December 8, 2009

Looking ahead to the job prospects for 2010

Even with the recent unemployment figures which showed increases in overall employment, there are still legitimate concerns that a full economic recovery and a return to pre-recession employment levels will take longer than expected.

Margaret Steen, writing for Yahoo! HotJobs, spoke with a number of American recruiters and HR consultants about the lingering concerns over the unemployment rate - and how those that are both employed and unemployed should respond to it.

In the article, Steen interviews Sophia Koropeckyj, the managing director of, who said that hiring will remain stagnant before gradually starting to increase in the middle of 2010. However, Koropeckyj also said that some industries, including construction and the trades, will likely begin to hire sooner - meaning it's a good time for students to start looking at the skilled trades and apprenticeships as viable, recession-proof career options.

And given that unemployment rates for students and youth tend to be higher than the rate for the general population, it is the younger generation that is most hard-hit by the stagnant, and in some cases increasing, unemployment rate.

But according to Steen, it's not all doom and gloom, even though the industries that students tend to gravitate to - retail, tourism, hospitality, and the like - take longer to recovery as they are industries based on consumer spending.

Should you find yourself unemployed, Steen recommends looking for a 'survival job' - a job you take to earn money and ensure that your resume doesn't have any large employment gaps.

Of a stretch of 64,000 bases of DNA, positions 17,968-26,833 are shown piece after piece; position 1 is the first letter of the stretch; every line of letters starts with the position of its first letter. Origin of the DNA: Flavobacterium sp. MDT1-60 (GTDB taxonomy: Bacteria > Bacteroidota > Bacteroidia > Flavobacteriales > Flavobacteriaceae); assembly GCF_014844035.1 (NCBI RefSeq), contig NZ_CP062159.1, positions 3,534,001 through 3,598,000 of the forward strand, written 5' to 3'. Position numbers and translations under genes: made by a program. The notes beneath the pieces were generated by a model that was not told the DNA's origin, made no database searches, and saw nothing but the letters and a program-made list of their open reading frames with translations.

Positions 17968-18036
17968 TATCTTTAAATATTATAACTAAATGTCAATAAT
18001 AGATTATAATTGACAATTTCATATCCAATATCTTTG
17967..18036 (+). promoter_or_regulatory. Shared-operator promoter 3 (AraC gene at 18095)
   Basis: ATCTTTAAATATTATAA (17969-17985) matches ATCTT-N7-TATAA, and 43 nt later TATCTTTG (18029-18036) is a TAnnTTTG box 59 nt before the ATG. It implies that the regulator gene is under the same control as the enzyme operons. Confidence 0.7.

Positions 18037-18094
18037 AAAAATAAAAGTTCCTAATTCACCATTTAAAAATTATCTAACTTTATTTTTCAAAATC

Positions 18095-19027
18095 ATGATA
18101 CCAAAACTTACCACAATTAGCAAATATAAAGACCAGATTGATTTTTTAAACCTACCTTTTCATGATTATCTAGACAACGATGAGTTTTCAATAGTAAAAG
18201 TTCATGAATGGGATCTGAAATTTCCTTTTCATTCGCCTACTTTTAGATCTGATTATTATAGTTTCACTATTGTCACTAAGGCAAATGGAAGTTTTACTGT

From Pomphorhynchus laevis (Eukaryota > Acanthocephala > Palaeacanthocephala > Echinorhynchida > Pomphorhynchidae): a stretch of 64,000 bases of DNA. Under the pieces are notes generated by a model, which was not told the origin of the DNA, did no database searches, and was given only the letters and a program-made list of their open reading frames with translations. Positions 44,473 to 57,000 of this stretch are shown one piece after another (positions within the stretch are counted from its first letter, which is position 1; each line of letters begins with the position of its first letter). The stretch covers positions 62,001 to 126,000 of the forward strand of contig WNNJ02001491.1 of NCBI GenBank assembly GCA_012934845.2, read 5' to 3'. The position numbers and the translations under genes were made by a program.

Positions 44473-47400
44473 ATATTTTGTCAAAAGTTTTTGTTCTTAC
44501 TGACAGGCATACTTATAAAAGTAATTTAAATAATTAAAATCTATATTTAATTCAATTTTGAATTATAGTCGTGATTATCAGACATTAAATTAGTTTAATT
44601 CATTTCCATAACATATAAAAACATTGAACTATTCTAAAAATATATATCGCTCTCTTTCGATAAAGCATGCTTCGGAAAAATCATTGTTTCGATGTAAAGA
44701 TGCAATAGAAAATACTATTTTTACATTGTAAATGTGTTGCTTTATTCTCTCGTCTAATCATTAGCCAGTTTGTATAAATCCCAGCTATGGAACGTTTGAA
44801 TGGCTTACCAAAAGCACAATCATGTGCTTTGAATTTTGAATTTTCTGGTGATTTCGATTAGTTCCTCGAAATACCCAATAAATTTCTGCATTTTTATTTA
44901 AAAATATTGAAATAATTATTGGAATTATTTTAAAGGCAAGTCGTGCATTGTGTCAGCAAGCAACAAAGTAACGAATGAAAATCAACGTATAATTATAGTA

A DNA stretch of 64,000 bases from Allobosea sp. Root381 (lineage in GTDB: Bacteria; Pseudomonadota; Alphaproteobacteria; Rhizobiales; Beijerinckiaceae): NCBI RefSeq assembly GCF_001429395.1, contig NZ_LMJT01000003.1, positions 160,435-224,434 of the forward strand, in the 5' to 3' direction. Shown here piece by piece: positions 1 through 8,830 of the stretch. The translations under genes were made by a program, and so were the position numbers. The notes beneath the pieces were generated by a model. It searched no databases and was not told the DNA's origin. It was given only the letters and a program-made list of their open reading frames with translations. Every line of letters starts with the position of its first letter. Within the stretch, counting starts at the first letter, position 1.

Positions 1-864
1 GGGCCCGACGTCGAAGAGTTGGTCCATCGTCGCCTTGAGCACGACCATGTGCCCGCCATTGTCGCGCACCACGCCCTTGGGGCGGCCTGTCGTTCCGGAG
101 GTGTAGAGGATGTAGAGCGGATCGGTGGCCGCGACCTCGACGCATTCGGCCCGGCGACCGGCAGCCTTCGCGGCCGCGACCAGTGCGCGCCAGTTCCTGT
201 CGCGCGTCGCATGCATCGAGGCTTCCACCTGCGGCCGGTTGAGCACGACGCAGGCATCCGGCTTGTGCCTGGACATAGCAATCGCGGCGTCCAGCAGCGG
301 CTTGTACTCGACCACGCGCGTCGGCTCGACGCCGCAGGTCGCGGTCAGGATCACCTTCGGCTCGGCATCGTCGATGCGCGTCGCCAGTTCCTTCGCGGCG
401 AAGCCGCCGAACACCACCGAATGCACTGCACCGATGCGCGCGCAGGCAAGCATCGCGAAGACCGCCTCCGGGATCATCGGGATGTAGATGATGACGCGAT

For some, this might seem counterproductive, but remember that regardless of the job, there are transferrable skills that you can develop and hone, such as customer service and time management skills.

Of course, with more people going for these 'survival jobs', it again becomes a case of standing out from the crowd.

However, if you find yourself employed, now is probably not the time to consider switching jobs, unless you have a firm offer. Instead, as Steen recommends, look for ways to make the most of your current job. For example, think about ways you can learn and develop new skills that you could use later in your career.

But regardless of your employment situation, remember that unemployment rates, like other statistics, are open to interpretation.

Don't let a high rate of unemployment scare you into not looking for a job - it just means that it will be more difficult as there will be more competition for fewer jobs.

But with a well-written resume and cover letter and a targeted job search, eventually you'll land a job - be it your ideal position or a temporary 'survival job'.

After all, in this economy, a job is a job!

For the full-text article from Margaret Steen, click here.

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